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Teaching teens the basics of good healthcare

The teen years are a good time for your child to start taking a more active role in his or her healthcare.

Some things teens don't necessarily need but often want: video games, smartphones, cars.

Something teens need but may not say they want? Visits with a doctor they can call their own.

That doesn't mean your child needs to find a new doctor as soon as he or she turns 13. (The American College of Obstetricians and Gynecologists recommends teen girls start seeing a gynecologist between the ages of 13 and 15.)

But the teen years are a good time for kids to take a bit more of the reins when it comes to their health—and for their parents to let them.

Health matters to teens

Healthcare may not be on most teens' radar, but other aspects of health are probably a major part of their lives.

For example, both boys and girls may worry more about how they look when they're in their teens than they did when they were younger. Being healthy has a big influence on how kids feel in their bodies. Kids who feel good also are more likely to do well in school and sports.

Health issues at this age

There are a number of things teens might want to talk about with their doctor.

For many teens, sexual questions might top the list. And the teen years are a good time for kids to learn about how to avoid pregnancy and sexually transmitted diseases.

Safety issues will probably be one of the first things a doctor will want to discuss. Traffic accidents are the No. 1 cause of death for this age group, according to the Centers for Disease Control and Prevention. Other dangers facing teens include accidental injury, suicide and homicide.

The teen years also are a good time to create healthy habits. The habits made in our youth often follow us into adulthood, according to the American Academy of Family Physicians. These habits can influence our risk for developing heart, lung or other health problems.

Building a relationship with a doctor now can serve your teen well into his or her later life.

How parents can help

One way you can help is to ask your child what type of doctor he or she prefers. A teen who has formed a good relationship with a pediatrician might not want a new doctor. Or your child might express a preference for a doctor of his or her same sex, or just to try someone new.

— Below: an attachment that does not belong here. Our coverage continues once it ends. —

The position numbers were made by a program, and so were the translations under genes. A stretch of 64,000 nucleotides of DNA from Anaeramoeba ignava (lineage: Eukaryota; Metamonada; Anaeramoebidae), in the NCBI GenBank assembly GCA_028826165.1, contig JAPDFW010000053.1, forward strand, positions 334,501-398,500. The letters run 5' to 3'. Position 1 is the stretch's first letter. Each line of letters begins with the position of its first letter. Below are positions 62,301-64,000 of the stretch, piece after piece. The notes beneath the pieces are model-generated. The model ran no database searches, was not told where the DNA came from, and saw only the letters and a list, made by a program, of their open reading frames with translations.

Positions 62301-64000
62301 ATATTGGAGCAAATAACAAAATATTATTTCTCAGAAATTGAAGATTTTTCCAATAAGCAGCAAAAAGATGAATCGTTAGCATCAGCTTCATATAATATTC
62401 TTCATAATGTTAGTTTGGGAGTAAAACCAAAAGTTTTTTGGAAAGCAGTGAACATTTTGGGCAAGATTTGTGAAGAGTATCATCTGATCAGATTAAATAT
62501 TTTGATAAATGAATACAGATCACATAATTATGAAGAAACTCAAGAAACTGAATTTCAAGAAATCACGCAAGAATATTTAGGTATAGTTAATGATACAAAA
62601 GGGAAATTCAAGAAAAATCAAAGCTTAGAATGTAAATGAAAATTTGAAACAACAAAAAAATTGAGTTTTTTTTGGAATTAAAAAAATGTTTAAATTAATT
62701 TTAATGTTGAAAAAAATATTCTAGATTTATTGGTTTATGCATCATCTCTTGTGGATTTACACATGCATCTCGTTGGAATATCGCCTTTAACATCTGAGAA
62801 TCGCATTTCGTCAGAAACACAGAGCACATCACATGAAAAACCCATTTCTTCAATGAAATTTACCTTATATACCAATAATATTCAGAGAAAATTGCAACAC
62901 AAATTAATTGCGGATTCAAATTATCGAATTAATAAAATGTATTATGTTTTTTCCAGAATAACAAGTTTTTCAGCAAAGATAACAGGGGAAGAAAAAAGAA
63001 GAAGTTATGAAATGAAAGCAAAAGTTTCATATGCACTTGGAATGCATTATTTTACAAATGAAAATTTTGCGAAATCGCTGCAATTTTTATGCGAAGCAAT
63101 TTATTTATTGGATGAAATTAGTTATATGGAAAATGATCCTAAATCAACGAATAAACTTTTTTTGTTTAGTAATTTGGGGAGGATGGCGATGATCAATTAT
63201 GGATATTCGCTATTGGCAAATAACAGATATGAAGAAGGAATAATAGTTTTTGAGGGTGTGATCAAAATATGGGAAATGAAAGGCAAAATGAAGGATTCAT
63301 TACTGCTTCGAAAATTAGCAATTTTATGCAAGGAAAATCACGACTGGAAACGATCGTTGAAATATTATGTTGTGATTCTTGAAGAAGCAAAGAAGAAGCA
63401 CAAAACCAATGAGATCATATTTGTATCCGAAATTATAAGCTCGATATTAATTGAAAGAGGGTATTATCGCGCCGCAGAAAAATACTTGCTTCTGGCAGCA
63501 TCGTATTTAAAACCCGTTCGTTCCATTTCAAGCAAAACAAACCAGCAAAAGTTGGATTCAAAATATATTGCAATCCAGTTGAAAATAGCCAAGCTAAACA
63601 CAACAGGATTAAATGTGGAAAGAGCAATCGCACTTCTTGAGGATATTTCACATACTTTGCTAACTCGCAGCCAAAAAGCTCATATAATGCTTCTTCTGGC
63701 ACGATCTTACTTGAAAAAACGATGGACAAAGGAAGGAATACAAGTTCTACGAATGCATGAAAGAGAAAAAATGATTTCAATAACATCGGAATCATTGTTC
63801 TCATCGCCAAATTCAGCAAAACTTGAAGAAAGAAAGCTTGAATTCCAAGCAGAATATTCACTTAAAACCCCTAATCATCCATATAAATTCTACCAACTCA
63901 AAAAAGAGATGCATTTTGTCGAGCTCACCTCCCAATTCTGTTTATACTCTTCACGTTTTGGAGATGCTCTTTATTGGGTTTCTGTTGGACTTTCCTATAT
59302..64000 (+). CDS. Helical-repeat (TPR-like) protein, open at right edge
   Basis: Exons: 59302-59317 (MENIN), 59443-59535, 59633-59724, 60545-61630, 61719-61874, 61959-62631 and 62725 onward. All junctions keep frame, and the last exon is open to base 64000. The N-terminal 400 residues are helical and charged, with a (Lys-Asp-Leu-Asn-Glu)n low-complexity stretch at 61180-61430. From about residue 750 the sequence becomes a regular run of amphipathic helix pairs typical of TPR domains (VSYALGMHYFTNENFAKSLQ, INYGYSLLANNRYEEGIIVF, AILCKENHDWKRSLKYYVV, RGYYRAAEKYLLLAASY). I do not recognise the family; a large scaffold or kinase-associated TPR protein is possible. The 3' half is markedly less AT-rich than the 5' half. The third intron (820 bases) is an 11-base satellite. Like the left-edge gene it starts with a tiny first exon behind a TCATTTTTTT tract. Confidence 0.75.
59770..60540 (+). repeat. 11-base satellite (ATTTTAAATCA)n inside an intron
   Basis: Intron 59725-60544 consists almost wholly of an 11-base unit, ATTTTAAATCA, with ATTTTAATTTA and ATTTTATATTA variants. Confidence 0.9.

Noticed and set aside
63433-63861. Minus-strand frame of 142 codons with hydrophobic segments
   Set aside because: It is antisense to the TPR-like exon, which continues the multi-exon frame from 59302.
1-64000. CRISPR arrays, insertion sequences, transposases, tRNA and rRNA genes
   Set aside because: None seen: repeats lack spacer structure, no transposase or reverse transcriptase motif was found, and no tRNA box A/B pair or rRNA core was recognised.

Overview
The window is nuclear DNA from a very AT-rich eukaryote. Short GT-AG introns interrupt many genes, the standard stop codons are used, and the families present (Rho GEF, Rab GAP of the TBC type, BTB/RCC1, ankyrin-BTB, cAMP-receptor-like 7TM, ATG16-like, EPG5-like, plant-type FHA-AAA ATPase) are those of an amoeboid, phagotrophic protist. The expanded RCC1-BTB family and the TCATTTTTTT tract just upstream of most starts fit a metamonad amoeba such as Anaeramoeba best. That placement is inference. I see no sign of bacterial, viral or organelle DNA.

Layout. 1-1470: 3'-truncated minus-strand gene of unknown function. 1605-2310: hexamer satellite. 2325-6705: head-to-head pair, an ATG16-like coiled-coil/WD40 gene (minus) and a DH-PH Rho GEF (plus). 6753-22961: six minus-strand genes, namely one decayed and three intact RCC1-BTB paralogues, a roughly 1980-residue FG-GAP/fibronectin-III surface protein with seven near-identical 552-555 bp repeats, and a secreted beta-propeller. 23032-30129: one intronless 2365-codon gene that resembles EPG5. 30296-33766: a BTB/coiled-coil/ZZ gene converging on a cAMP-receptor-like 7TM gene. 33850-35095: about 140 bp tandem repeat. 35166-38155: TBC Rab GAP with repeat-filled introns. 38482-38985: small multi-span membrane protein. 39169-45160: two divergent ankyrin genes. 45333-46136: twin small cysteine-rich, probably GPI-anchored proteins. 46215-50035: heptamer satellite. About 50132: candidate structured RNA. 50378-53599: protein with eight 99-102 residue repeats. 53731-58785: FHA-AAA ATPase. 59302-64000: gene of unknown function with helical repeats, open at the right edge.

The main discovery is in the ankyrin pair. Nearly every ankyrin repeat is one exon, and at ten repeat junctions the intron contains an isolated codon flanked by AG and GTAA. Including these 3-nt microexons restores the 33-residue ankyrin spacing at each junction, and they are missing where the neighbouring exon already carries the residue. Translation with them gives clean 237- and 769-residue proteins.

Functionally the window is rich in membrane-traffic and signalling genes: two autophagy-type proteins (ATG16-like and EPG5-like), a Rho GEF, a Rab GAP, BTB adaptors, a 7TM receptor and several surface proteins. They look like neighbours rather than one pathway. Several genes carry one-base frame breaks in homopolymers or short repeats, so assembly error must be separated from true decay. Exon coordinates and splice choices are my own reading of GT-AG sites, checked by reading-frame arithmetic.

Parents also can encourage their teen to talk to their doctor in private—and let them know it will remain private.

Some advice for teens

You will want to see your doctor when you're sick. And you should make an appointment to talk with your doctor if you have any health questions or concerns.

But it's also a good idea to prevent problems before they start, and that's why regular checkups with your doctor are so important.

Keep in mind that the information you tell your doctor in the privacy of the office will stay in the office. The only exception may be if you are in danger of being hurt, according to the American Academy of Pediatrics. So you can be very honest with your doctor.

Also:

  • Let your doctor know about any medications you take, including any herbal or over-the-counter products.
  • Write down everything you want to discuss before your visit, and then check each item off when you're finished.

Feel free to bring up any subject that concerns you, including problems at school or at home.

If you have a concern, ask about it. Like your teachers say, there's no such thing as a dumb question.

reviewed 8/20/2019

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